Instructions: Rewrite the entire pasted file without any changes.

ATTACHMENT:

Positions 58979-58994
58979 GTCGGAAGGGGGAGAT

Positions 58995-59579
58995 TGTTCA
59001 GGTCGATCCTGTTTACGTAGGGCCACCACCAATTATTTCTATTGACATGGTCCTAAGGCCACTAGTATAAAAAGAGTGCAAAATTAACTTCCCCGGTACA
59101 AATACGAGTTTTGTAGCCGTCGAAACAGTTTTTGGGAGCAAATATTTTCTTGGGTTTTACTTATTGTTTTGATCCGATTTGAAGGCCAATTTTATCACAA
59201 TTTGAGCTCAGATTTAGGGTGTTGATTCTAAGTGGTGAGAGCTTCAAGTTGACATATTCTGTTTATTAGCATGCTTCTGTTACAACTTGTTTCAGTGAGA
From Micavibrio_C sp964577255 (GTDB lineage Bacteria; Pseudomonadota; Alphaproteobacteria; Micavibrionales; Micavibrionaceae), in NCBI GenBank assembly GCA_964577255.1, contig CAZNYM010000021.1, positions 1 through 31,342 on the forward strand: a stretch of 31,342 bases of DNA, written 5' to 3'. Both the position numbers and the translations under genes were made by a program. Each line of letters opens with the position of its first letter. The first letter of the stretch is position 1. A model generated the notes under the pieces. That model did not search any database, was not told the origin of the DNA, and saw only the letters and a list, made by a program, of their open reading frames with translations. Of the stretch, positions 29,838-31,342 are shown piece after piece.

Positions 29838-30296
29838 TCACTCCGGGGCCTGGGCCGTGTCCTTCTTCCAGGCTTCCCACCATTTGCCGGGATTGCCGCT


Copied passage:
Positions 58979-58994
58979 GTCGGAAGGGGGAGAT

Positions 58995-59579
58995 TGTTCA
59001 GGTCGATCCTGTTTACGTAGGGCCACCACCAATTATTTCTATTGACATGGTCCTAAGGCCACTAGTATAAAAAGAGTGCAAAATTAACTTCCCCGGTACA
59101 AATACGAGTTTTGTAGCCGTCGAAACAGTTTTTGGGAGCAAATATTTTCTTGGGTTTTACTTATTGTTTTGATCCGATTTGAAGGCCAATTTTATCACAA
59201 TTTGAGCTCAGATTTAGGGTGTTGATTCTAAGTGGTGAGAGCTTCAAGTTGACATATTCTGTTTATTAGCATGCTTCTGTTACAACTTGTTTCAGTGAGA
From Micavibrio_C sp964577255 (GTDB lineage Bacteria; Pseudomonadota; Alphaproteobacteria; Micavibrionales; Micavibrionaceae), in NCBI GenBank assembly GCA_964577255.1, contig CAZNYM010000021.1, positions 1 through 31,342 on the forward strand: a stretch of 31,342 bases of DNA, written 5' to 3'. Both the position numbers and the translations under genes were made by a program. Each line of letters opens with the position of its first letter. The first letter of the stretch is position 1. A model generated the notes under the pieces. That model did not search any database, was not told the origin of the DNA, and saw only the letters and a list, made by a program, of their open reading frames with translations. Of the stretch, positions 29,838-31,342 are shown piece after piece.

Positions 29838-30296
29838 TCACTCCGGGGCCTGGGCCGTGTCCTTCTTCCAGGCTTCCCACCATTTGCCGGGATTGCCGCT